Eyman’s Initiative 917 Skating on Thin Ice

With only 266,000 signatures, Washington State Initiative 917 will probably require a complete check of its signatures. To qualify for the fall ballot, 224,880 valid signatures are needed. The number is equal to 8% of those who voted in the last governor’s race.

Eyman could still validate I-917 if some 41,125 signatures were invalid because of voters not being registered, registered at the wrong address or signing more than once.

An initial 10,000 signatures will be sampled by the Washington Secretary of State. The signatures will be randomly selected by a computer. The percentage of invalid signatures for  I-917 must be below 15.46% for 224,880 signatures to be valid.

The Secretary of State’s Office has said that last year the signature invalid rate ranged from 13% to 26%. One factor that would affect Eyman’s invalid rate will be how actively his paid signature gatherers asked people if they were registered to vote.

My guess is that because paid signature gatherers are paid by the signature, there is not a huge incentive to be careful. David Goldstein over at Horsesass.org in his post stated that last year’s signature invalid rate was 13%, 16%, 17%, 19%, and 26%. That’s sort of like a 1 in 5 chance of making it with the number of signatures Eyman has on I-917.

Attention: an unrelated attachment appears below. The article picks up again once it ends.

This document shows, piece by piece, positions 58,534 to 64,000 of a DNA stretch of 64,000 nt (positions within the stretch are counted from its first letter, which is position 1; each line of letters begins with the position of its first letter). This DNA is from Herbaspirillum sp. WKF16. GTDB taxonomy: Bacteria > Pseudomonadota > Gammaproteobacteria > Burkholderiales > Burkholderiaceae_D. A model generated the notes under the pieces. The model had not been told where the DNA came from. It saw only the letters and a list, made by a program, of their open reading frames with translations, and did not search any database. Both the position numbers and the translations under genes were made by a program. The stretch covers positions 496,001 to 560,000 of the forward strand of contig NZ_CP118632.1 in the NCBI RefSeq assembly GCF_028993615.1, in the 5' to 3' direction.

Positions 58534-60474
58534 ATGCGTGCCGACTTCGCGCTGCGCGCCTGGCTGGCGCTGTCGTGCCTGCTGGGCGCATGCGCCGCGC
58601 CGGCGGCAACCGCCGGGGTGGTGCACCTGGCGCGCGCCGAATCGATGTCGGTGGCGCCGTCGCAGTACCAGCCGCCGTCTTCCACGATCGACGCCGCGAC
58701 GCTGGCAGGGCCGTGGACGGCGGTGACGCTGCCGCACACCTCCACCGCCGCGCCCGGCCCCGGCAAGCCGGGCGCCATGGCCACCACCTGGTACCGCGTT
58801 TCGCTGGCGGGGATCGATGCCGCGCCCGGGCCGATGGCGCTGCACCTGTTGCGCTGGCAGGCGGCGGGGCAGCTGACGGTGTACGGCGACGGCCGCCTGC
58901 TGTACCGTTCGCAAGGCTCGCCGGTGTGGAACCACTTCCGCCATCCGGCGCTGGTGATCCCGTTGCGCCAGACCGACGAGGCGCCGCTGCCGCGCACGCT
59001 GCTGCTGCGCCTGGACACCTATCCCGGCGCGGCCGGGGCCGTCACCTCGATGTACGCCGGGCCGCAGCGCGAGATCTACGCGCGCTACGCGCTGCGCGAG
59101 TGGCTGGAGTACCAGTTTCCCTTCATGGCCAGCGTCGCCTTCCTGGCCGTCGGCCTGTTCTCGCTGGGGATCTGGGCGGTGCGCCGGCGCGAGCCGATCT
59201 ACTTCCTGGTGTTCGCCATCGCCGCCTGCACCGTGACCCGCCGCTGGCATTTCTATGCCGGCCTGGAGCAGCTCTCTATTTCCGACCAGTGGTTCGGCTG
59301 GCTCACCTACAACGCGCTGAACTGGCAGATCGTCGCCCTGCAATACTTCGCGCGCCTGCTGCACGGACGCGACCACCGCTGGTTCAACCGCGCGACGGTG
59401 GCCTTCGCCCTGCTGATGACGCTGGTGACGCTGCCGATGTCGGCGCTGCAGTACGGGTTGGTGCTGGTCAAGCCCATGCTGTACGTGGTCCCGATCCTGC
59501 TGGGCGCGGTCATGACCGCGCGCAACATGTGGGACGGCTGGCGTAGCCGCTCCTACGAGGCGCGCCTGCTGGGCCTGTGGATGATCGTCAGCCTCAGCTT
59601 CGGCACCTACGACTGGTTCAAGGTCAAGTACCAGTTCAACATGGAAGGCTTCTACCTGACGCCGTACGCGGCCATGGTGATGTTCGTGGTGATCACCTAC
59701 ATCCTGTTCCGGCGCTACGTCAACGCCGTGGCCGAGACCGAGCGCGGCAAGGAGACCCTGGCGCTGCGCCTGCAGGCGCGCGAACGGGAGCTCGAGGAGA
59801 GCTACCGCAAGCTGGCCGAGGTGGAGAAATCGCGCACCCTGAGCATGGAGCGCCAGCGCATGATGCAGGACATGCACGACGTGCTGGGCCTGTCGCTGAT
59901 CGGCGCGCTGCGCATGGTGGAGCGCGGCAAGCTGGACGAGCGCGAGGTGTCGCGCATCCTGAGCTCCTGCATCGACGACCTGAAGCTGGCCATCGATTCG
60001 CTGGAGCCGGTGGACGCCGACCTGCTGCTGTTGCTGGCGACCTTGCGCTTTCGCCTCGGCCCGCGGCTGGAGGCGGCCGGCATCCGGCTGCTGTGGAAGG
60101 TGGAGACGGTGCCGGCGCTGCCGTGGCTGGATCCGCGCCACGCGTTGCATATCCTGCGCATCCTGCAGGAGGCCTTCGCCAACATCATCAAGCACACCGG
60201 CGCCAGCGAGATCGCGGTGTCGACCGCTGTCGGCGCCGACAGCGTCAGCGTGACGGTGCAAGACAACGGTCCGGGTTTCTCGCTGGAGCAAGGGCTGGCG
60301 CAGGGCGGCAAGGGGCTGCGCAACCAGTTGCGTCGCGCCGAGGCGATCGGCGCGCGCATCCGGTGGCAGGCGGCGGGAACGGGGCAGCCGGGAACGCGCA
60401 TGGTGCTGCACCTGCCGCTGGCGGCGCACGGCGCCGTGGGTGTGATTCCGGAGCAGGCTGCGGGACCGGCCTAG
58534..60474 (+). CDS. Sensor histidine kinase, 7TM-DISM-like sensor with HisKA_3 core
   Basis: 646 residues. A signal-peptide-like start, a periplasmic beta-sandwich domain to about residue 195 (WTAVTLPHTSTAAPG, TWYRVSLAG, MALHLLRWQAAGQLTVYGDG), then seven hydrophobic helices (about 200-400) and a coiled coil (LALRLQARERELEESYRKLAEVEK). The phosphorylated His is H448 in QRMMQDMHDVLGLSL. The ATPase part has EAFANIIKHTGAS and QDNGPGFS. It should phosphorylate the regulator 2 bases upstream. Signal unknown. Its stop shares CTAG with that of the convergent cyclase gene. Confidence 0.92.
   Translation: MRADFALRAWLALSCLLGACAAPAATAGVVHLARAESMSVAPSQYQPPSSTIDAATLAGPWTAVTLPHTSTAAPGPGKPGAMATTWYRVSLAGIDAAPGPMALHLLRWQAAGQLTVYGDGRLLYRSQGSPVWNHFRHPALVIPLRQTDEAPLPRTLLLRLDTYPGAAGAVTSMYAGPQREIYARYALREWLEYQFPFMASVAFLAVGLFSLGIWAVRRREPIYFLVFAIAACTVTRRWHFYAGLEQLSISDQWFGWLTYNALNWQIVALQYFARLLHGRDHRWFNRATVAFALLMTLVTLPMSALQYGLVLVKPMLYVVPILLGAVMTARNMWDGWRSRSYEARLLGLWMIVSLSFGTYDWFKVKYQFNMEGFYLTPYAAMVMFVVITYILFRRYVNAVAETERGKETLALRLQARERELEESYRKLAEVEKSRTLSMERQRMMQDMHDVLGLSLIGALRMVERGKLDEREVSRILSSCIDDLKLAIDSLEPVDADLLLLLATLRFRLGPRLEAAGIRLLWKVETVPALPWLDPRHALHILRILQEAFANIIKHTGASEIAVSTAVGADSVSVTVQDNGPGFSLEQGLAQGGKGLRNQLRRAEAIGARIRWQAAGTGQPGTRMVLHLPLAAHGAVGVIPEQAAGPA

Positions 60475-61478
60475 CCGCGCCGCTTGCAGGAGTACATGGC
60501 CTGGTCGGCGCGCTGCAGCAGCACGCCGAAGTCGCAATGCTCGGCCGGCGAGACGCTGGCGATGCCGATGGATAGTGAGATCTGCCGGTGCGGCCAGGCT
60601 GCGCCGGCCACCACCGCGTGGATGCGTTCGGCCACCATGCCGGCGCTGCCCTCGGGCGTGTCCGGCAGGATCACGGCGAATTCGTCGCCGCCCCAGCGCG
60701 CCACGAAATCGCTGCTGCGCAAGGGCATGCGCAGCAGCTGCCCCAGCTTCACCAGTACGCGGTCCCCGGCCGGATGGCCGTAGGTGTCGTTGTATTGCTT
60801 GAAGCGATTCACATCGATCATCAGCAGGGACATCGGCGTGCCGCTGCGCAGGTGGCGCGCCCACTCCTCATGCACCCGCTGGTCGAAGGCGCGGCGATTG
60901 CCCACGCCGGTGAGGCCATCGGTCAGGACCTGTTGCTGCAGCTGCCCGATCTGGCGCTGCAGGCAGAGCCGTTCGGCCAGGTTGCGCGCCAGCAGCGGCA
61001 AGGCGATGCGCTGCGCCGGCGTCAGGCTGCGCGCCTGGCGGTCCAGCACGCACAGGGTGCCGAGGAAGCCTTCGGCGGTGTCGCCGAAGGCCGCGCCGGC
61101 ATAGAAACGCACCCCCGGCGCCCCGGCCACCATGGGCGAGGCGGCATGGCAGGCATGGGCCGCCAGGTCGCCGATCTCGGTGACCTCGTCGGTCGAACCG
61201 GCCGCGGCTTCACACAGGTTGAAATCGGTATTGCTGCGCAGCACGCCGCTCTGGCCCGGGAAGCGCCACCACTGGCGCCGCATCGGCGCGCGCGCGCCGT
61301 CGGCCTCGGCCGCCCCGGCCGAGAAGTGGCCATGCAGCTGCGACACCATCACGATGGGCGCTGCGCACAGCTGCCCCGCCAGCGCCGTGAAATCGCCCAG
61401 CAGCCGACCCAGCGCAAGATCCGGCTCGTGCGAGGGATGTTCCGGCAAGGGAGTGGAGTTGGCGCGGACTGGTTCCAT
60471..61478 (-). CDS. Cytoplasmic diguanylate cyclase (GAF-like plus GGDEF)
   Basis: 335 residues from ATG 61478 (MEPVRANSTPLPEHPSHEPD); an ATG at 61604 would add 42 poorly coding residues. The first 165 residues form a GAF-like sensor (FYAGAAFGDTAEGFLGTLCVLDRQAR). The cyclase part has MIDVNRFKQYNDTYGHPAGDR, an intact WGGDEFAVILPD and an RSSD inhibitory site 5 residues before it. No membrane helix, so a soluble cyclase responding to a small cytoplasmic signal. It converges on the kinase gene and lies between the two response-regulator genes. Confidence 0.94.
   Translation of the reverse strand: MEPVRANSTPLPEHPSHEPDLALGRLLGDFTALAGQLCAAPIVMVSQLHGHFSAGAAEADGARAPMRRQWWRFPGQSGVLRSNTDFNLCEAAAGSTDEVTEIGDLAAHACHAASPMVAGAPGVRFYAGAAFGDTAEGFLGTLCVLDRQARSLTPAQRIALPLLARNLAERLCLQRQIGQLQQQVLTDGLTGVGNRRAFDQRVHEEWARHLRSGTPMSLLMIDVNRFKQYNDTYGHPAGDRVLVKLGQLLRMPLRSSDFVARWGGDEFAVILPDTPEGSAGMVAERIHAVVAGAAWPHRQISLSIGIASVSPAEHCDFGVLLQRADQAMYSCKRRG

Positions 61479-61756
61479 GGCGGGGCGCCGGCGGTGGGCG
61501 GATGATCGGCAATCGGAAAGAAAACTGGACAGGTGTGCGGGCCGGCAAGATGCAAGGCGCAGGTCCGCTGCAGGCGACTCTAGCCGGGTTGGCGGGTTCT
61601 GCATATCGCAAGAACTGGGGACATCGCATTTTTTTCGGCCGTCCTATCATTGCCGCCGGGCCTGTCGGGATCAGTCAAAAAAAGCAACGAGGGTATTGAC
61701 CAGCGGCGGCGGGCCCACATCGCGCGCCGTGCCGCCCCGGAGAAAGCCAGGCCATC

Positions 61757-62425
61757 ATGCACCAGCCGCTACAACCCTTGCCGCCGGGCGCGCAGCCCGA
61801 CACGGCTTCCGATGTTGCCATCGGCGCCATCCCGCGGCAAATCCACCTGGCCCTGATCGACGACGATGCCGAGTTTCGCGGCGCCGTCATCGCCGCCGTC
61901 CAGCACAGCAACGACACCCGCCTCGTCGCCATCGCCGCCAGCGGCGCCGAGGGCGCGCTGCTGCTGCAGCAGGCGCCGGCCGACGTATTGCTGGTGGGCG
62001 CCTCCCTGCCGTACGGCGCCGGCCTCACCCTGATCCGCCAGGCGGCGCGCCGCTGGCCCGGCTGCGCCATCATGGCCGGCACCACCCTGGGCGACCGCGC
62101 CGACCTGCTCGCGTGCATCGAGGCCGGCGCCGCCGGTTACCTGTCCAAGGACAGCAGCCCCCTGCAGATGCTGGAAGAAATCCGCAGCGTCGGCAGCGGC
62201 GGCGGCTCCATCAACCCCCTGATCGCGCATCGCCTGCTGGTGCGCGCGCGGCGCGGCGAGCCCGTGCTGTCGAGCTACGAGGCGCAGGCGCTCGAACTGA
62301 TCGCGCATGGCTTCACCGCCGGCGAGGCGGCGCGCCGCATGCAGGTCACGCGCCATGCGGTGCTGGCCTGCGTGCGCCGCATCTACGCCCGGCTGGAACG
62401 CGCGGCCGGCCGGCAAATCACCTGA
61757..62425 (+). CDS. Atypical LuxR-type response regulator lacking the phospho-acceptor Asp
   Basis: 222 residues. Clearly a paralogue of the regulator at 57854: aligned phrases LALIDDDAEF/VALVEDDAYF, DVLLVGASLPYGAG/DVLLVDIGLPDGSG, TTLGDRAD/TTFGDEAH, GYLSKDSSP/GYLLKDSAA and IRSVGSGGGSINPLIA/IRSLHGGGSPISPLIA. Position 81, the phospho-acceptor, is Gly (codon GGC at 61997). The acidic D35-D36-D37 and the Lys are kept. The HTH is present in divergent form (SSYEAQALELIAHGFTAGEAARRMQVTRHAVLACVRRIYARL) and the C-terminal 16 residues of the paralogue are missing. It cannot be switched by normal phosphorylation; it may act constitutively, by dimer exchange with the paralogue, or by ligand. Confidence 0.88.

Initiative 917 is another slash and burn initiative based on the concept of individual greed. Since it does a significant repeal of existing weight fees, big cars and trucks up to 10 tons would pay the same as small cars. Tabs would be all the same at $30. Yet big cars and trucks tear up roads to a greater degree.

Eyman somehow thinks that road and transit maintenance are free, that someone else pays to keep it all going.

I-917 would repeal a major part of the transportation package the Legislature passed in 2005. Last year’s attempt to repeal the gas tax lost at the polls. This measure goes after the other part of that transportation package and would remove $2.7 billion targeted to meet transportation needs in the state. I-917 also would repeal funding for Sound Transit, which is one of Eyman’s pet project. He would rather see more cars on the road than pay for transit.

If by some fluke I-917 squeaks past the Secretary of State by having enough valid signatures, it could still be challenged in court on the basis of not having enough petitioners sign their declaration that they personally collected the signatures. Some 3000 petitions, according to Goldstein’s article did not have the petitioner’s signature.

We posted on this issue last week. McKenna’s legal opinion on Ballot Petitions Aids and Abets this Year’s Right Wing Initiative Campaigns. The issue could be ripe for opponents to file a court challenge based on the those 3000 petitions without the signatures of paid signature gatherers.The combination of invalid signatures of voters and petitions not signed by those who gathered the signatures as required by law would be a lethal combination.

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